Milfoil Home Page

Welcome to the Milfoil Home Page, containing links to information and treatment options for milfoil and other lake pests. Recently updated for 2001!

Eurasian watermilfoil, or Myriophyllum Spicatum L. is becoming an increasing problem in the freshwater lakes of North America. Luckily, research and experience are discovering ways to cope with the problem.

Links to information on milfoil

Overview of Milfoil History and Treatment

One of the best milfoil articles on the Internet is the report Technical Information about Myriophyllum spicatum (Eurasian Watermilfoil) from the Washington State Noxious Weed Control Board. It includes a description of milfoil and its growth patterns, a history of its introduction to North America, treatment methods, and a bibliography. The same source also offers a less technical overview, General Information about Eurasian Watermilfoil.

Center for Aquatic Plants

The University of Florida hosts this extensive collection of information and illustrations covering a variety of water plants, including European milfoil. This site is being added to regularly and it would be worthwhile to spend time exploring here. Some of the milfoil-related links include the following:

The University of Florida also sells several educational videos for the modest price of $15 each. Relevant titles include:

  • What Makes a Quality Lake?
  • Emersed Plants Part I (Aquatic and Wetland Plant Identification Series)
  • Emersed Plants Part II (Aquatic and Wetland Plant Identification Series)

(I think Emersed Plants Part II is the one which covers milfoil.)

Washington State Department of Ecology

The Washington State Department of Ecology has some very helpful information on milfoil control, including the following:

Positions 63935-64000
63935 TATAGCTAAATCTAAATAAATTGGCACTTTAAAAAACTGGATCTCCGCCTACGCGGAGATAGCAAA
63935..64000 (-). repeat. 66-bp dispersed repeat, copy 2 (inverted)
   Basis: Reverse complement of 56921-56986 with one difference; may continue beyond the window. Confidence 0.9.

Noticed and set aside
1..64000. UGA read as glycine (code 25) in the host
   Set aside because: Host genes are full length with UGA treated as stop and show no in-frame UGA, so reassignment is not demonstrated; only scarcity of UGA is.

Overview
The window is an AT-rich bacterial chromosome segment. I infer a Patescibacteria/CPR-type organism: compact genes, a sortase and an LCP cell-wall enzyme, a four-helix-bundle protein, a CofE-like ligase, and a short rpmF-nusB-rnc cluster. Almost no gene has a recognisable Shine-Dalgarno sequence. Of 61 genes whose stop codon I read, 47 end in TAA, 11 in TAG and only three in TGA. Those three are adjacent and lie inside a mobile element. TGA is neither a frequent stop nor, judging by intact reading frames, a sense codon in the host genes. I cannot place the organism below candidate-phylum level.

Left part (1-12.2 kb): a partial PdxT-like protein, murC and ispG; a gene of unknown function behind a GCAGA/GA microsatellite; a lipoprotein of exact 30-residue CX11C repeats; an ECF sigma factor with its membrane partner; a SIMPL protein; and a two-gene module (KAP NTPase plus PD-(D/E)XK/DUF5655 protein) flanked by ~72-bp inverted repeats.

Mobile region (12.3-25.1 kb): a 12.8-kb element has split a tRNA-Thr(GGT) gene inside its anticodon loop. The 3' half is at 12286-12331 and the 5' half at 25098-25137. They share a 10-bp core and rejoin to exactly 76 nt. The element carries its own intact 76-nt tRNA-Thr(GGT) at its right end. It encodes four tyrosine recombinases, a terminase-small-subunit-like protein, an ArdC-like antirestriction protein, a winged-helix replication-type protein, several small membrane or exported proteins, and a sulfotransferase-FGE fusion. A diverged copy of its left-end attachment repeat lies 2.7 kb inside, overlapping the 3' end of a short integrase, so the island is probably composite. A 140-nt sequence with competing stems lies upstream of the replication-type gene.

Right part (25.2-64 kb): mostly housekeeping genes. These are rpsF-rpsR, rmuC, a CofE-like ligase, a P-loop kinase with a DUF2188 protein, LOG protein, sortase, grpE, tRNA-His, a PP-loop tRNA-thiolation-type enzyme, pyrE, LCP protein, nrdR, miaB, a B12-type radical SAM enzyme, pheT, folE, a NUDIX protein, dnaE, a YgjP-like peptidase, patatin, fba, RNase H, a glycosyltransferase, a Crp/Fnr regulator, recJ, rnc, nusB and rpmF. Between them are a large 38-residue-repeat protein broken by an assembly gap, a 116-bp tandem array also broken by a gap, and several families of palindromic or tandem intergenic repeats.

Herbicides

I've experienced herbicides first-hand when fluridone was used to treat the lake I live on in Washington State. Our small (150 acre) lake was heavily infested with milfoil and herbicide treatment was deemed the best option by the lake committee.

Maybe it was, but it was sad just the same. Many native plant species died off, and a water reed which survived took advantage of the opportunity to become a minor pest itself. Though fish were not immediately impacted, the loss of habitat had a devastating impact on fish populations in the following years. Two years later, surveys tell us that the milfoil has not returned, but the water maintains a strange, dead quality (looking flat and dark even when the sky is blue). I haven't seen a fish in months.

The Minnesota Department of Natural Resources web site recommends using only spot applications of herbicides and states:

...application of fluridone to whole lakes or bays causes high levels of unavoidable damage to native vegetation and has the potential to affect other aspects of lake ecosystems...

Based on my experience, it is worth exploring alternative methods of control before reaching for the chemicals. They're expensive, have no guarantee of long-term results, and if used widely are likely to adversely impact lake health.

Other Milfoil Info